The Forester has reasonable road manners, but the steering feels a little lifeless...
After first being introduced in 1997 the new fourth generation Subaru Forester went on sale on the 1st May 2013, priced from £24,995.
There is a choice of six trim levels, ‘X’, ‘XC’, ‘XC Premium’ for diesel models and ‘XE’ and ‘XE Premium’ for the 2.0i petrol and for the 2.0 litre DIT there is only one spec, ‘XT’.
At the time of this test there were three engine options – all horizontal opposed boxer units - a 2.0-litre turbo-charged diesel producing 147PS/350Nm, a normally aspirated 2.0-litre 150PS/198Nm petrol available with a manual or Lineartronic CVT automatic transmission and a high performance ‘XT’ 2.0-litre petrol turbo-charged engine producing 240PS/350Nm with Lineartronic transmission.
What we tested
We tested the Subaru Forester 2.0D XC diesel with six-speed manual gearbox finished in Marine Blue Pearl paint finish, which at the time of testing cost £26,995 plus metallic paint.
Driving and Performance
The Forester we were testing was powered by the 2.0-litre (1998cc) turbo-charged diesel boxer engine, which is only available with a six-manual gearbox and four-wheel-drive. The flat boxer engine produces 147 PS at 3,600 rpm, with 350 Nm of torque between 1,600-2,400 rpm - which makes it capable of 0-62 mph in 10.2 seconds with a top speed of 118 mph.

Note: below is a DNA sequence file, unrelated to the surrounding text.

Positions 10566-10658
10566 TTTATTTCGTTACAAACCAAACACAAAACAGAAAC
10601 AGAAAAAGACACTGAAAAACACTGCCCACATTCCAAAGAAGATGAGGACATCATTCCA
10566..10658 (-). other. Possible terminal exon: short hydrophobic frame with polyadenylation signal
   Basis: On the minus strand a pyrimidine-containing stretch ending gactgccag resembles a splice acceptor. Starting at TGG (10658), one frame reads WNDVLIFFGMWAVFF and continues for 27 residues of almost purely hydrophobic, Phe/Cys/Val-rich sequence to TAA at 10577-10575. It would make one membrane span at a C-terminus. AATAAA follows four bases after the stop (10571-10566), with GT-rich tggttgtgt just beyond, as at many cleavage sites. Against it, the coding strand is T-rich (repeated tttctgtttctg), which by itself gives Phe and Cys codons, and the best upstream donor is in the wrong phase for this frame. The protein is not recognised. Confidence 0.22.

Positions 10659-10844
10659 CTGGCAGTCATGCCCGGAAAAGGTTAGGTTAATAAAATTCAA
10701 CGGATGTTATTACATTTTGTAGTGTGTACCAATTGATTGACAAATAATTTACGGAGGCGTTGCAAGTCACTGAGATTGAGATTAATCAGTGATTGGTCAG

The six-speed manual gearbox is rather mechanical yet precise and inoffensive. It is a far better option than the CVT Lineartronic transmission fitted to the Outback we tested at the same time.
Subaru quote that the 2.0-litre boxer engine with manual transmission that we were testing is capable of 40.4 mpg urban, 57.6 mpg extra urban and a combined figure of 49.6 mpg (NEDC figures) – we were achieving around 35 mpg during school and short shopping runs, rising to 46 mpg touring, which is not too bad. CO2 emissions are recorded at 150 g/km.
The Forester has reasonable road manners, but the steering feels a little lifeless but there is plenty of grip to reassure you and the body roll with its firm ride and low centre of gravity is kept well in check – it handles well.
All models feature Subaru’s Symmetrical all-wheel-drive system ensuring power is supplied equally to all four-wheels, with manual cars it features a centre differential coupled to viscous LSD where the CVT versions have an active torque split system.
You are not going to be able to venture too far from the beaten track but it will cope well with country lanes and farm tracks. It lacks the low ratio box of the old Forester to go off into the wilds but it will happily transverse farm tracks and compliant fields with some reassurance.
There is 220mm of ground clearance, with an approach angle of 25 degrees and 26 degree departure. The braked towing capacity for the diesel model is 2000kgs and 1800kgs for the petrol models.
In summary the boxer diesel engine is a little gruff at start but it soon settles down when it has warmed up and works well in the Forester – don’t be tempted by the petrol, it is not that great. The handling is very good and you can make good progress on county lanes where the Forester is in its element.